It follows a consultation in March to improve how best to put clients, so far as possible, into the position they would have been in had they not received unsuitable advice.
At the time, the FCA estimated that firms received between 2,700 and 8,000 pension transfer complaints each year, and paid an average redress of approximately £20,000 ($26,415, €22,479) to £60,000 per complaint.
The updated guidance applies to any complaint received after 3 August 2016 and any complaint received before that date but not settled on a full and final basis by 3 August 2016.
Not worse off
The FCA said that firms should consider how far they should take into account any adjustments to the benefits which the customer would have been eligible for under the DB pension scheme when they complete the redress calculation.
“If it is not possible to pay the redress amount into the customer’s personal pension by augmentation, the redress should be paid in the form of a lump sum to the customer. This should be adjusted to take account of the customer’s individual tax position,” the guidance said.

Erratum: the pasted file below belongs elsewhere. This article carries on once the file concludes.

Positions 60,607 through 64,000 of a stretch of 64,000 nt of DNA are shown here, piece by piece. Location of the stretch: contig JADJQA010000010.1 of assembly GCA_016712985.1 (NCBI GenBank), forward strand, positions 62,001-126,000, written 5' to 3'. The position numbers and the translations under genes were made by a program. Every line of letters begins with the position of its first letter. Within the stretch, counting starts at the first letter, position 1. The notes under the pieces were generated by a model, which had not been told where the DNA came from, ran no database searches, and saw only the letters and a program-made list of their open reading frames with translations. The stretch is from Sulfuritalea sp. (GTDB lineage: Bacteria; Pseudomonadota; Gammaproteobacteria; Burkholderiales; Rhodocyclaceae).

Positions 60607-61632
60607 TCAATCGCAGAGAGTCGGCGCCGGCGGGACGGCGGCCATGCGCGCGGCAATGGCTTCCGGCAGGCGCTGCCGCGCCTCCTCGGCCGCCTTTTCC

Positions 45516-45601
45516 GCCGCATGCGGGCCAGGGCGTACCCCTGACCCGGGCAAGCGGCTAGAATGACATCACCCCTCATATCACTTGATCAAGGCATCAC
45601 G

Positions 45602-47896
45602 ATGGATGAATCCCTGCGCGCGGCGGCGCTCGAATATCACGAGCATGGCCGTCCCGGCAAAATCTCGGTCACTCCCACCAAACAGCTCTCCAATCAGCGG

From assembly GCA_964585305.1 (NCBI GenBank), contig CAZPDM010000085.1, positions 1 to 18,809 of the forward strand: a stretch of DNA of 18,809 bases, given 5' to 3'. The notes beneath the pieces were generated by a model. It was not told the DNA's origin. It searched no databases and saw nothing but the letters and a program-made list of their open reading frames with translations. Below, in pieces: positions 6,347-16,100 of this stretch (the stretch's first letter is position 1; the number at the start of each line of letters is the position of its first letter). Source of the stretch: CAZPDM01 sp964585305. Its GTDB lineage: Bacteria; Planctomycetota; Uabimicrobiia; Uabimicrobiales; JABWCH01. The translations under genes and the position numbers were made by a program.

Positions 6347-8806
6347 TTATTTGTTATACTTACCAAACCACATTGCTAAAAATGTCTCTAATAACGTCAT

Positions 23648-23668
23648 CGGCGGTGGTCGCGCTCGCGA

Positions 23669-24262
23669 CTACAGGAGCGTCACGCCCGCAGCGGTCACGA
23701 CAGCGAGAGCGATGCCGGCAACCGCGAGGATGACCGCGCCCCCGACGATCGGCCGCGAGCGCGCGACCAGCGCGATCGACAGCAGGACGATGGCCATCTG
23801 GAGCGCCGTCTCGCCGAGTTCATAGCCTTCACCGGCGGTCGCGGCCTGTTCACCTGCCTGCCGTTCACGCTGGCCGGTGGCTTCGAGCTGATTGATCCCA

Firms have been warned to be mindful of factors such as tax to ensure that a customer is not left in a worse position.
The FCA added that “each case should be assessed individually”.
Factors for consideration
In calculating the appropriate redress, firms should take into account:
- retail price index (RPI) inflation;
- consumer price index (CPI) inflation;
- the consumer’s retirement age;
- the pre-retirement discount rate
- pension increases in payment;
- personal pension chares; and,
- the post-retirement discount rate.
Additionally, the FCA included guidance on mortality, spousal age difference, and enhanced transfer value.